Thursday June 8 7:17 PM ET
Doctors Advise Circumcision to Prevent HIV Spread
By Patricia Reaney
LONDON (Reuters) - Australian doctors recommended male circumcision Friday
as a means to prevent the spread of the HIV virus that causes AIDS.
Their review of previous studies of circumcision and HIV showed that the
virus is usually passed through the penis and that men who have been
circumcised are two to eight times less likely to become infected with HIV.
``Male circumcision should be seriously considered as an additional means
of preventing HIV in all countries with a high prevalence of infection,''
Professor Roger Short of the University of Melbourne wrote in a report in
the British Medical Journal.
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Short and his colleagues acknowledged that cultural and religious attitudes
play a major role in circumcision in many countries but said mounting
evidence has proven the benefits.
Although circumcising babies is the least complicated procedure, it would
not have an impact on HIV transmission rates for 15 to 20 years. The
researchers suggested circumcising teenaged boys would be much more effective.
``Circumcision at puberty, as practiced by many Muslim communities, would
be the most immediately effective intervention for reducing HIV
transmission since it would be done before young men are likely to become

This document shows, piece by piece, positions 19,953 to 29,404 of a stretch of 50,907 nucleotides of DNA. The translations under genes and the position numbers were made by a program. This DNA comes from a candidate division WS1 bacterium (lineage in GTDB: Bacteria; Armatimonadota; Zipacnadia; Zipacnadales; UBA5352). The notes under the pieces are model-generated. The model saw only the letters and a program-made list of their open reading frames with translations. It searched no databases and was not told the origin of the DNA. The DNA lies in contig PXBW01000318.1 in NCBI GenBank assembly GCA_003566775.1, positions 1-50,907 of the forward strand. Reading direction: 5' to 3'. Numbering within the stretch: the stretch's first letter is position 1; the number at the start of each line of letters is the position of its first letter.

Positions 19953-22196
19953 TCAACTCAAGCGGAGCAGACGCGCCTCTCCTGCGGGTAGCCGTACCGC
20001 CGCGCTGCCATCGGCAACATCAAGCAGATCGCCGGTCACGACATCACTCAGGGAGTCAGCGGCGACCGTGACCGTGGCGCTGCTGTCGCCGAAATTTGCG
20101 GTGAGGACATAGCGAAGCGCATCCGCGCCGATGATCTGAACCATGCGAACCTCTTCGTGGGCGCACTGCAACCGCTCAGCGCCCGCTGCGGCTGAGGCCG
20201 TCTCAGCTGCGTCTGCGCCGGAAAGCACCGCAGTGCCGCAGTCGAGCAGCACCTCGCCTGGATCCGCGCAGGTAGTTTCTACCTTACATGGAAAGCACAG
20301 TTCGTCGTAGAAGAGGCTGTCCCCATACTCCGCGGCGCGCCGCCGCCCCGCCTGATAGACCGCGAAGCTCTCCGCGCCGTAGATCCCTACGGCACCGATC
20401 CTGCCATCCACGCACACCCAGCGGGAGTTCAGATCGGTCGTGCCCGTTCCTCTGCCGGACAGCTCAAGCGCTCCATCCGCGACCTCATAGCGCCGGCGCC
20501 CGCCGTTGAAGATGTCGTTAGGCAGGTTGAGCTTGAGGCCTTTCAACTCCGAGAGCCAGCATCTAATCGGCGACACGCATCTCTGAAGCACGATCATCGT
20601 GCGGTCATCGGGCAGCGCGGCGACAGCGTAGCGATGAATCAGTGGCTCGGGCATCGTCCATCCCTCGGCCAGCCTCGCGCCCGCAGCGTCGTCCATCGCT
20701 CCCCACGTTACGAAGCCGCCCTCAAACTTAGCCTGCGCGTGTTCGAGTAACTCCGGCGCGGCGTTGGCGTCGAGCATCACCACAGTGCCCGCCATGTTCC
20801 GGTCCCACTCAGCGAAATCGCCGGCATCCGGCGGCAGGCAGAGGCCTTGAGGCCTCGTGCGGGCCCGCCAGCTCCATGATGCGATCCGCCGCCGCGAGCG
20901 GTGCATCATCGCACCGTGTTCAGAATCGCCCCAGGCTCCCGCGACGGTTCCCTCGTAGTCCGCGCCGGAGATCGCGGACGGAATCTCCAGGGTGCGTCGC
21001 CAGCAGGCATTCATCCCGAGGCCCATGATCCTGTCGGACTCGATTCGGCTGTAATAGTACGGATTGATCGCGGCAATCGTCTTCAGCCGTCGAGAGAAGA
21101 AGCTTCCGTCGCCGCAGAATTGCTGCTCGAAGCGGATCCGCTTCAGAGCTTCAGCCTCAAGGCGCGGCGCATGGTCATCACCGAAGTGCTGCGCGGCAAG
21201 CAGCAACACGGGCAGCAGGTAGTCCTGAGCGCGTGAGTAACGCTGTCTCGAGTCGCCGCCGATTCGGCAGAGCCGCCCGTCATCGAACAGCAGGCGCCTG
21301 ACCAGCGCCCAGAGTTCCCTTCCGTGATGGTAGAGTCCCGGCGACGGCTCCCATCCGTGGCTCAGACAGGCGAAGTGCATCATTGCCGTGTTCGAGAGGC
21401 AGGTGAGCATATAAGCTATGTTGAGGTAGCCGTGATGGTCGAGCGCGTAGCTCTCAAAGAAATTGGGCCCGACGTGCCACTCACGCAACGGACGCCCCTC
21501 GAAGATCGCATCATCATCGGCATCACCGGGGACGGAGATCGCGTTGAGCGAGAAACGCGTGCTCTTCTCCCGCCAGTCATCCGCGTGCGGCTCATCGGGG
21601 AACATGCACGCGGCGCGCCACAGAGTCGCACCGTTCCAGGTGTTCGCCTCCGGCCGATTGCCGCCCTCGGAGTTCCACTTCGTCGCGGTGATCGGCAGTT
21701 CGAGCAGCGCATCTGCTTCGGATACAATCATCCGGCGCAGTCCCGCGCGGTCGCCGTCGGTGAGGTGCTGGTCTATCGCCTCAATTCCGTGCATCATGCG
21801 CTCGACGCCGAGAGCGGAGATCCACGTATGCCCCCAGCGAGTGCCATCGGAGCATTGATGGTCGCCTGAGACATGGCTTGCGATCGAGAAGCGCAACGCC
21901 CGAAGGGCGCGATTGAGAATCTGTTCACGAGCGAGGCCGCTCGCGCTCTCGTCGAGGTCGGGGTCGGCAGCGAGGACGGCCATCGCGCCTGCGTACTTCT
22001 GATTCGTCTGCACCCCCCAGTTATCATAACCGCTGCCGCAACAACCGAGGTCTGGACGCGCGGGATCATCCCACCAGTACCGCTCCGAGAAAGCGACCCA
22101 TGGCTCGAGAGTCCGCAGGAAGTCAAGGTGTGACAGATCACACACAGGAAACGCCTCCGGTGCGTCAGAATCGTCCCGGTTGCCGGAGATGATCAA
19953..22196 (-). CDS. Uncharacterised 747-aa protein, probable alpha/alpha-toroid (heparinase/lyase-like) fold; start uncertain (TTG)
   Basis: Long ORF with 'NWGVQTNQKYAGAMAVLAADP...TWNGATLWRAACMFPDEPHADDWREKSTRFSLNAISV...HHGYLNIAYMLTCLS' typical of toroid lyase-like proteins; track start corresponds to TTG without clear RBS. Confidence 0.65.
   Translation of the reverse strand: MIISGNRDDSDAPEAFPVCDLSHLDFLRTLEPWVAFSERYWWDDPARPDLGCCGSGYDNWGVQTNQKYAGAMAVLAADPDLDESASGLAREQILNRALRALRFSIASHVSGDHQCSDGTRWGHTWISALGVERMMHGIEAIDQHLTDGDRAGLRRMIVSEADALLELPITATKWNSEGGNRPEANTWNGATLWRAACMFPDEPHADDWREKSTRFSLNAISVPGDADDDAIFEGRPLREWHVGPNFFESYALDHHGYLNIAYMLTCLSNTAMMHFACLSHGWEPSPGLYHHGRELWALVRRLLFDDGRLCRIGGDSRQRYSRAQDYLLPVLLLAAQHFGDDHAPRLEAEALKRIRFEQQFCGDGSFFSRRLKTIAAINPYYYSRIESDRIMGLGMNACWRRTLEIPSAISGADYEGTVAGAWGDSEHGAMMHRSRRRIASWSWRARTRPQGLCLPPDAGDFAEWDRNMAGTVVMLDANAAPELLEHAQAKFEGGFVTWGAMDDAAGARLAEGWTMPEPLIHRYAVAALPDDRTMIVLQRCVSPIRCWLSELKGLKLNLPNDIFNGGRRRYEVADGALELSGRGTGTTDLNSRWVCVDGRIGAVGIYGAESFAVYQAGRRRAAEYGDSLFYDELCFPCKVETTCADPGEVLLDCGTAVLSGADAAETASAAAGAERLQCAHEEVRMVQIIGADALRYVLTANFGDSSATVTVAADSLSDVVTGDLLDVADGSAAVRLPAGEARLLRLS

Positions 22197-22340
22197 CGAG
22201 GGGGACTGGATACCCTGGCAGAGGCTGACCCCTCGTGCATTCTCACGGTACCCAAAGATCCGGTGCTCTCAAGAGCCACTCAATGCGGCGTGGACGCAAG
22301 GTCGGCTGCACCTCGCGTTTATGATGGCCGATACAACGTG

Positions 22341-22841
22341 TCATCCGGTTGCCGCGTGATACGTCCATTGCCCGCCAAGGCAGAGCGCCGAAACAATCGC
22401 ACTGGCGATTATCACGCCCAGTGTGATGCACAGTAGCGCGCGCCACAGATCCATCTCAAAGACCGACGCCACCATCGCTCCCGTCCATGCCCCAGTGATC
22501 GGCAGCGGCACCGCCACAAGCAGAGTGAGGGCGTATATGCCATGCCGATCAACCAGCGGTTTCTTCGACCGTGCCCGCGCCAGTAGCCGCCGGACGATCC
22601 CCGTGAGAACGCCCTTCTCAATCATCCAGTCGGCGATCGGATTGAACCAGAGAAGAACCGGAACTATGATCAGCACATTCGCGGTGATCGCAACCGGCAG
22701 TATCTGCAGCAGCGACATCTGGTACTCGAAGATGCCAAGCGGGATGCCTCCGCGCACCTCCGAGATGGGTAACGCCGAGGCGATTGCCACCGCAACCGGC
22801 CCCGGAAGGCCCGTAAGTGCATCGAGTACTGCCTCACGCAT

sexually active,'' Short said.
How circumcision prevents HIV infection is still a mystery, but Short and
his colleagues believe the inner surface of the foreskin could be the route.
The foreskin -- removed during circumcision -- contains cells that have HIV
receptors which the researchers suspect are the primary entry point for the
virus into the penis.
Half of the estimated 50 million people worldwide infected with the HIV
virus are men and most have been infected through their penis.
``The inner surface of the foreskin, which is rich in HIV receptors and the
frenulum (a thin band connecting the inner foreskin) must be regarded as
the most probable sites for viral entry in primary HIV infection in men,''
Although they were confident circumcision would help, the researchers said
other methods were also needed.
``The development of topically active agents that can block HIV binding
sites, such as CCR5, and which could be applied to the penis or vagina to
create a chemical condom, might be more effective and acceptable than any
mechanical or surgical intervention,'' Short added.
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